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Brokers don’t have to explain ‘inherently obvious’ exclusions

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The Australian Financial Complaints Authority (AFCA) says it does not expect insurance brokers to explain “inherently obvious” exclusions to customers unless specific requests have been made to have the risks covered.

According to the AFCA Approach document to insurance broker complaints, it “would be impractical and unreasonable for brokers to go through all exclusions, conditions or limitations of a policy”. The document sets out the list of areas that would be examined before a determination is made.

AFCA says an example of an inherently obvious exclusion would be damage caused by wear and tear or gradual deterioration in a typical home policy.

“Therefore, the broker would not be required to draw attention to them unless the consumer specifically disclosed a need for this cover,” AFCA said.

“In general, the financial firm must satisfy AFCA that reasonable efforts were undertaken to ascertain the consumer’s needs and specifically inform the consumer of a relevant policy exclusion or exception.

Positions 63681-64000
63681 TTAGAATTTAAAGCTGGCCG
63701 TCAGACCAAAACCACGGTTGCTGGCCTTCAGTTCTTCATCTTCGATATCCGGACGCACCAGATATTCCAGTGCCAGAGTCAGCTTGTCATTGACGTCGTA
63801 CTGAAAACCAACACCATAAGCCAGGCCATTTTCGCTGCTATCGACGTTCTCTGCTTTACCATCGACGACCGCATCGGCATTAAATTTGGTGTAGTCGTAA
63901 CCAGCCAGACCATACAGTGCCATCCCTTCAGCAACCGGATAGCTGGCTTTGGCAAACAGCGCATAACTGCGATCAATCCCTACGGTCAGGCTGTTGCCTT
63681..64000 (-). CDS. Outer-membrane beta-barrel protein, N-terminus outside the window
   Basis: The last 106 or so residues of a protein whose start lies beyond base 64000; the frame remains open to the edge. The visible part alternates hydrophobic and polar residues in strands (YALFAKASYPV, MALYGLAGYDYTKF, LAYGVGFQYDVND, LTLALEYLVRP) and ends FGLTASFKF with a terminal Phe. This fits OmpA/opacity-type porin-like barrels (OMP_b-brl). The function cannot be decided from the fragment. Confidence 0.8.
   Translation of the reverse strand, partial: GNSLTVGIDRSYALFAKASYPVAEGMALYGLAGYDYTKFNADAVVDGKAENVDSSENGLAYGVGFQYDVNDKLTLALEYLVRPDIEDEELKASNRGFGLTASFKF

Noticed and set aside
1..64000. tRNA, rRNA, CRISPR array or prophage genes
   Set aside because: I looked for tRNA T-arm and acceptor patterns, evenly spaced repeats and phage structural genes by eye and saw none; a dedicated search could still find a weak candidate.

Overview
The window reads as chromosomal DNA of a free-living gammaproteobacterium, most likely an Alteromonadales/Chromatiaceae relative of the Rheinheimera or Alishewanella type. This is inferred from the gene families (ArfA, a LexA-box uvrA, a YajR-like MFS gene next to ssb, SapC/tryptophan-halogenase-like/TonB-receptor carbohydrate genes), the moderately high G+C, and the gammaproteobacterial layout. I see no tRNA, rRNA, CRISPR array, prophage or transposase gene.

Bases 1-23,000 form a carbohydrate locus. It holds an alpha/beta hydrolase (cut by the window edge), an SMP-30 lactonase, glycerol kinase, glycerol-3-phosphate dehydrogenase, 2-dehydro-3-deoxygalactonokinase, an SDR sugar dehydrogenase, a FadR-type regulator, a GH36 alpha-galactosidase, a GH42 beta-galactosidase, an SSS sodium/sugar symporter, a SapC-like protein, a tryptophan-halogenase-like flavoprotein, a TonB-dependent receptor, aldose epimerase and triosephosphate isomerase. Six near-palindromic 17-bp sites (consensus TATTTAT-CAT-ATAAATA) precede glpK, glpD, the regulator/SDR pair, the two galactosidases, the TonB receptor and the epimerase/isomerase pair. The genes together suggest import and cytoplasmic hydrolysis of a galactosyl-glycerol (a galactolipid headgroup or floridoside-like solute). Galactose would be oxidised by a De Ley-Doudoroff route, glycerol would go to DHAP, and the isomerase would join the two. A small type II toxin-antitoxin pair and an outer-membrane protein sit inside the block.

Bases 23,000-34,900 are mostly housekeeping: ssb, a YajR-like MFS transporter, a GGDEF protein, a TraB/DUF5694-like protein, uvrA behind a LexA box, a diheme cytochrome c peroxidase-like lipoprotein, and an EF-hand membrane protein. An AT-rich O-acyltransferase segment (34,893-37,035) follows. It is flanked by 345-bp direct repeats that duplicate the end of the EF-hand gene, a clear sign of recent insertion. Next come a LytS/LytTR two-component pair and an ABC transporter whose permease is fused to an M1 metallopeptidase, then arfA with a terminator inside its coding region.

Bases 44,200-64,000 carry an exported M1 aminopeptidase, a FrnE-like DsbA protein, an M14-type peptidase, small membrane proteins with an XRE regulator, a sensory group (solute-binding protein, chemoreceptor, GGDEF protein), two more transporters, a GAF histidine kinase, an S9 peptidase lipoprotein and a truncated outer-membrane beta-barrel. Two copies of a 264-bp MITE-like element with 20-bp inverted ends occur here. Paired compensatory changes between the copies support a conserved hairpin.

“If an exclusion impacts consumers’ disclosed or ascertained needs or the sum insured is less than required, the broker is required to properly inform the client of this. This does not mean a broker must explain all exclusions.”

Other areas that AFCA will also consider include whether a broker has appropriate practices and processes in place to canvass and record clients’ insurance needs; has made reasonable efforts to arrange a policy that suits the client’s needs; has provided advice to ensure clients are able to make informed decisions; and has established the terms of agreement between the parties.

When it comes to establishing a loss, AFCA says compensation is not guaranteed even if a broker failed to inform a client of a relevant policy exclusion.

“AFCA must still consider whether the financial firm’s failure caused the consumer to suffer the loss being sought,” the mediator says. “This loss is assessed as the amount necessary to restore the consumer to the position they would have been in if the failure had not occurred.

“If the consumer is found to be no worse off than if the failure had not occurred, no compensation would be awarded.”

AFCA says most disputes lodged against brokers involve alleged failures to arrange for adequate coverage or to fully inform clients of the terms of policies.

Click here for the approach to insurance broker disputes.